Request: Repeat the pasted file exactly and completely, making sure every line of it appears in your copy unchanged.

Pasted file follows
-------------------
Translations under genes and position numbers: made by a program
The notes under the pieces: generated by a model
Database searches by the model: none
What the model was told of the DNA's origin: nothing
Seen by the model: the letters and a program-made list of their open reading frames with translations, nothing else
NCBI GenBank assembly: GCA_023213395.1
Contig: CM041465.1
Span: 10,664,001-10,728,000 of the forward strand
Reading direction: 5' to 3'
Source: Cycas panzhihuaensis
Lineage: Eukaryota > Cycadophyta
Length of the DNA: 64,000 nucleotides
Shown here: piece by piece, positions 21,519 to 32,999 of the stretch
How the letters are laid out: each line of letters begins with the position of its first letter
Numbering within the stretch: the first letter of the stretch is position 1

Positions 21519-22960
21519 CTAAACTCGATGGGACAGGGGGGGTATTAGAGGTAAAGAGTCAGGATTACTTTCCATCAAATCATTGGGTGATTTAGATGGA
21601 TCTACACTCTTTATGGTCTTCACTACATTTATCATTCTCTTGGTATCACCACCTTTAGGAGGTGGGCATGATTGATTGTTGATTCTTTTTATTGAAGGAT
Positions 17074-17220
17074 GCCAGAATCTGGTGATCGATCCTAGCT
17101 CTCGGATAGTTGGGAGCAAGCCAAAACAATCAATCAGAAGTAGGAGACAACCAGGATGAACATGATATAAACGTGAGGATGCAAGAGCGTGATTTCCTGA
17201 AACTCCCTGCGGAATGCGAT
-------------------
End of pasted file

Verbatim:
Translations under genes and position numbers: made by a program
The notes under the pieces: generated by a model
Database searches by the model: none
What the model was told of the DNA's origin: nothing
Seen by the model: the letters and a program-made list of their open reading frames with translations, nothing else
NCBI GenBank assembly: GCA_023213395.1
Contig: CM041465.1
Span: 10,664,001-10,728,000 of the forward strand
Reading direction: 5' to 3'
Source: Cycas panzhihuaensis
Lineage: Eukaryota > Cycadophyta
Length of the DNA: 64,000 nucleotides
Shown here: piece by piece, positions 21,519 to 32,999 of the stretch
How the letters are laid out: each line of letters begins with the position of its first letter
Numbering within the stretch: the first letter of the stretch is position 1

Positions 21519-22960
21519 CTAAACTCGATGGGACAGGGGGGGTATTAGAGGTAAAGAGTCAGGATTACTTTCCATCAAATCATTGGGTGATTTAGATGGA
21601 TCTACACTCTTTATGGTCTTCACTACATTTATCATTCTCTTGGTATCACCACCTTTAGGAGGTGGGCATGATTGATTGTTGATTCTTTTTATTGAAGGAT
Positions 17074-17220
17074 GCCAGAATCTGGTGATCGATCCTAGCT
17101 CTCGGATAGTTGGGAGCAAGCCAAAACAATCAATCAGAAGTAGGAGACAACCAGGATGAACATGATATAAACGTGAGGATGCAAGAGCGTGATTTCCTGA
17201 AACTCCCTGCGGAATGCGAT